(IS) I am strong warrior! Of course I have ups and downs… but 2 years ago I really made the choice to live. I surround myself with positive, helping and creative persons; living the present moment and making my dreams come true, even if it’s hard, painful…it worth it.

What is the most important piece of advice you would give to someone newly diagnosed with an invisible illness.

(IS) Surround yourself with positive, helping, emphathetic people. Join an Invisible illness community to help find resources and break isolation.

Is there anything else you’d like the readers to know?

(IS) Don’t forget you are YOU and you are NOT your illness. And don’t give up! There is always someone somewhere to help you dealing with your pain.

For the rest of KNOWvember, we will feature the biographies and the meaning behind the works of art created by and donated to the INvisible Beauty in Pain Gallery by each of the thirteen artists that submitted work for this campaign.

All works are available to be seen in person at 540WMain and are a celebration of The U.S Pain Foundation’s KNOWvember campaign which you can learn more about by clicking here.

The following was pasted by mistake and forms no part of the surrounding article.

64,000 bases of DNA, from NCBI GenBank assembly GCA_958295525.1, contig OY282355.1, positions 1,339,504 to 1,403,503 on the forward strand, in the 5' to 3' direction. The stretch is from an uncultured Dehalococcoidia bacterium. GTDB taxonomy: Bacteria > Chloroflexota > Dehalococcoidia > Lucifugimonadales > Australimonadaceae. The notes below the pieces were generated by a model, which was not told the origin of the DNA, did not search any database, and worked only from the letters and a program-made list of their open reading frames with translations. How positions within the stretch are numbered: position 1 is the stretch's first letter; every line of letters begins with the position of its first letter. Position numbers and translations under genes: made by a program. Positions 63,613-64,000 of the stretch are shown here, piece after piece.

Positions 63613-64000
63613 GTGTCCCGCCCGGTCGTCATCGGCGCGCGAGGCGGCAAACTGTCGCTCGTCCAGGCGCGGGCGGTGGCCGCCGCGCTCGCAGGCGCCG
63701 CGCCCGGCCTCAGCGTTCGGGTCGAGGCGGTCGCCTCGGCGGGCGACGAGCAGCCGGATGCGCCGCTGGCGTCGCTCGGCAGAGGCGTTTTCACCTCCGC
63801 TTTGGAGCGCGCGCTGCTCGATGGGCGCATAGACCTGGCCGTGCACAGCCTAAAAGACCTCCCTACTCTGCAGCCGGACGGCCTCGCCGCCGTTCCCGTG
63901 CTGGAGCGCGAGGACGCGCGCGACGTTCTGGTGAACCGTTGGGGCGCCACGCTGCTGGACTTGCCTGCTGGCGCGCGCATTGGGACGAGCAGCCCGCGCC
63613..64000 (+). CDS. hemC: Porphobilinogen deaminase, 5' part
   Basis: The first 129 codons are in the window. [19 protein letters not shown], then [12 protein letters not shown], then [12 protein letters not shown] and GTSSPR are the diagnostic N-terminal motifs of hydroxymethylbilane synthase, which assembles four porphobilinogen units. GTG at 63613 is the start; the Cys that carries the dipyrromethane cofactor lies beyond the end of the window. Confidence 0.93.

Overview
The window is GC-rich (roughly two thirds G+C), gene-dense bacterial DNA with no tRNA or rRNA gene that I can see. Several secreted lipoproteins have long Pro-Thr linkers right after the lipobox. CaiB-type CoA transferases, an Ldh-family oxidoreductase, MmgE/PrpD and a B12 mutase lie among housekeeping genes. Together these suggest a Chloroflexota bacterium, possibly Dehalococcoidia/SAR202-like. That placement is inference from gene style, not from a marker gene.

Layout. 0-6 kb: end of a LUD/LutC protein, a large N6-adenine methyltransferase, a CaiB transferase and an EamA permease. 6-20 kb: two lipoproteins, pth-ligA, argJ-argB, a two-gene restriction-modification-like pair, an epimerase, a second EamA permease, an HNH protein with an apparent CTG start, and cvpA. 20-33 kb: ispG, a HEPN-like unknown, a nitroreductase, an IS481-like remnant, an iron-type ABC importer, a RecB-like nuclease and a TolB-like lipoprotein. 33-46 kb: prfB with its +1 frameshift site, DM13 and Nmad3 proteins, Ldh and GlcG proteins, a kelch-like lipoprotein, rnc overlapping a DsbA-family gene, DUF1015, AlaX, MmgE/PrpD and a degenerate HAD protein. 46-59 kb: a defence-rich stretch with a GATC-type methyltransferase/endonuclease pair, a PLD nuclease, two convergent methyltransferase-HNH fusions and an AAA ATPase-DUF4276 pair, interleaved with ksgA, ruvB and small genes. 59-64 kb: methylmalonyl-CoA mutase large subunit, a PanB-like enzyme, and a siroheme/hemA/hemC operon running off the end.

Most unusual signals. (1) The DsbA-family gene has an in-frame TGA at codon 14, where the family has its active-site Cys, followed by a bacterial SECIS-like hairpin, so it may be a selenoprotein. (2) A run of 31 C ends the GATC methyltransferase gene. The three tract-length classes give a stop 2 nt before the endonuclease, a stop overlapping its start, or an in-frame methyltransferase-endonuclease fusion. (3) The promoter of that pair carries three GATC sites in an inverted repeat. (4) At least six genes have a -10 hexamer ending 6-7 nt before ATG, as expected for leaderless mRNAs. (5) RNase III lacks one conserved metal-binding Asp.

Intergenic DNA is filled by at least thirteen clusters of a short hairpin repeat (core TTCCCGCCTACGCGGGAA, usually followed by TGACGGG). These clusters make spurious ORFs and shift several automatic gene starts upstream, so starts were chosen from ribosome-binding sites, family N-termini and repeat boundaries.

To purchase one or both of the photographs above, email Calvin Eaton at asktheglutenfreechef@gmail.com and to learn more about Isabelle on her Instagram page.

INvisible Beauty in Pain Artist Spotlight & Interview| Katie Golden

Our second INvisible Beauty in Pain Artist Spotlight features not only an amazing person and creative but a dear friend of mine. Her name is Katie Golden.

The INvisible Beauty In Pain campaign’s second artist spotlight is Katie Golden

Katie is an photographer, writer, and blogger from Santa Monica, CA. She is a chronic pain warrior and writer for the website Migraine.com She has lived with Chronic Migraines for over 5 years and will launch her very own website http://www.goldengraine.com in December 2016. Katie graciously donated two photographs for our gallery fundraiser.

Check out Katie’s exclusive interview below:

When did you begin your career as an artist and what inspired you to pursue art?

(KG) The pieces I submitted were photographs. One of me curled in a ball (taken by Elisabeth Viilu Photography) and one I took while holding my grandfather’s hand as he lays in the hospital after major surgery. I don’t sell my photographs, but wanted to donate to this cause. I do, however, try to capture moments of my life that show the challenges I face through photos. Every year I put together a photo journal that chronicles my chronic life.

Do you have a chronic invisible illness?

(KG) I have chronic migraine headaches. I am never without some form of head pain.

When were you diagnosed?